Bombardier chairman Laurent Beaudoin revealed yesterday that the company is studying plans for a new business jet and expects to make a decision about go-ahead "in the very near future". Beaudoin believes that Bombardier needs a new product to fill the niche market between its mid-size Learjet 60 and widebody Challenger 604 corporate jets. "The Challenger has filled that role for some time, but today there is a big gap in that aircraft family," says Beaudoin.
The aircraft will be marketed under the Bombardier name, like the new ultra-long-range Global Express, and will compete with the Galaxy Aerospace Galaxy and the Raytheon Hawker Horizon.
"It is under study right now and we expect an announcement in the near future," says Beaudoin. "If we go into that niche, we will have to be very competitive, both from a cost and a technical point of view.
"The preliminary studies have been done and we will go ahead when we are convinced we are ready."
At the top end of the business jet market, the war of words continues with rival Gulfstream. At the show on Monday, Gulfstream chairman Ted Forstmann repeated his allegation that Bombardier's announced orders for just over 60 aircraft is questionable.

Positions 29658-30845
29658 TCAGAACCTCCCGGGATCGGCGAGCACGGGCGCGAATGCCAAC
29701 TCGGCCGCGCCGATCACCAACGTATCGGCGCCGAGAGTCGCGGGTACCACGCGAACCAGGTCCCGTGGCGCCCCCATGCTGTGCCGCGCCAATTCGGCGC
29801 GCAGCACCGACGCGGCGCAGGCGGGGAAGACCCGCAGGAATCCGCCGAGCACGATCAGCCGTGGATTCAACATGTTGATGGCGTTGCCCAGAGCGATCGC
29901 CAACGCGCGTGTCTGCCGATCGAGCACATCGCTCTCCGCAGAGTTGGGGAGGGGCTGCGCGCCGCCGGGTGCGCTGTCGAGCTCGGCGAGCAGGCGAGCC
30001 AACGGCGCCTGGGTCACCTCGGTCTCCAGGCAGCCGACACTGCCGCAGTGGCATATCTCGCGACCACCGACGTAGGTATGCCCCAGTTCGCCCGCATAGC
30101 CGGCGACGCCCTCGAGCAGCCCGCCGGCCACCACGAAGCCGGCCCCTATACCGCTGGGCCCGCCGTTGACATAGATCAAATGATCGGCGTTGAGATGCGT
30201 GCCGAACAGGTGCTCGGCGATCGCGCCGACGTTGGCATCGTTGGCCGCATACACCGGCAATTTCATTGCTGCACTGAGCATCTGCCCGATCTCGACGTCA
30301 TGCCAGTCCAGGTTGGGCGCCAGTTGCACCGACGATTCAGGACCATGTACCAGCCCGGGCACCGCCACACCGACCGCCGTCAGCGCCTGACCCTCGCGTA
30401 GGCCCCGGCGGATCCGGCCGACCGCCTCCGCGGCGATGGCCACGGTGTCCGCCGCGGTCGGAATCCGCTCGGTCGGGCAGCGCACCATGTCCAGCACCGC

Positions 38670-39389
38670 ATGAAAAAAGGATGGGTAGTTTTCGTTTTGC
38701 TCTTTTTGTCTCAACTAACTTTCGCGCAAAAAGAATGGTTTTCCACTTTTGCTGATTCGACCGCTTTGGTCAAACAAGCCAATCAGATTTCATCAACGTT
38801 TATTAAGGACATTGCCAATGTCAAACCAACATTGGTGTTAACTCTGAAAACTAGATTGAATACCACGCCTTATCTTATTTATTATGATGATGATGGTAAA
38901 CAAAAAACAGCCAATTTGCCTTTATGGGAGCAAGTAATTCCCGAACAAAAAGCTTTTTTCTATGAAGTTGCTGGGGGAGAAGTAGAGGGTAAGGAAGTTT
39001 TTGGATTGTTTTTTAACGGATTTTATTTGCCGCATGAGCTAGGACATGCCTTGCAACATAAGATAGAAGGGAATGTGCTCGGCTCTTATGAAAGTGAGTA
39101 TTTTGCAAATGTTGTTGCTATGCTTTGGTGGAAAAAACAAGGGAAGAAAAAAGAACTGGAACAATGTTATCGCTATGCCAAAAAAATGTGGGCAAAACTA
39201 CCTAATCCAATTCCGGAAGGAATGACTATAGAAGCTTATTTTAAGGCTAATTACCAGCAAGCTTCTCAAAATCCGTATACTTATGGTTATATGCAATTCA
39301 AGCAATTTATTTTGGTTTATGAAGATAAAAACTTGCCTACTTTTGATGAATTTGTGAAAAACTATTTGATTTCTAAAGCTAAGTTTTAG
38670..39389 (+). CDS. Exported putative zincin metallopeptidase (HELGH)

Beaudoin is only too happy to set the record straight. "All the aircraft now in our order book are firm and have non-refundable deposits on them," he says. "In fact, we have converted a few Gulfstream GV customers to the Global Express.
"We are still at the place where the GV has been certificated, but that is the only advantage they have over the Global Express now.
"I think our aircraft will outperform the GV in every aspect, whether he (Forstmann) likes it or not."
Beaudoin adds that the only problem the company faces with regard to the Global Express programme is that the earliest delivery slots now available are not until the year 2000.
"We have been able to shuffle some orders to make a few earlier positions available, but it is a big problem now. We could sell a lot more aircraft right now if we could deliver them in 1998 or 1999."
Turning to regional jets, and the controversial 30-seat market in particular, Beaudoin does not believe the economic figures add up yet.
"At the moment, we are not ready to make an investment there.
"In this case, we are prepared to let the others be the pioneers," he says.
Source: Flight Daily News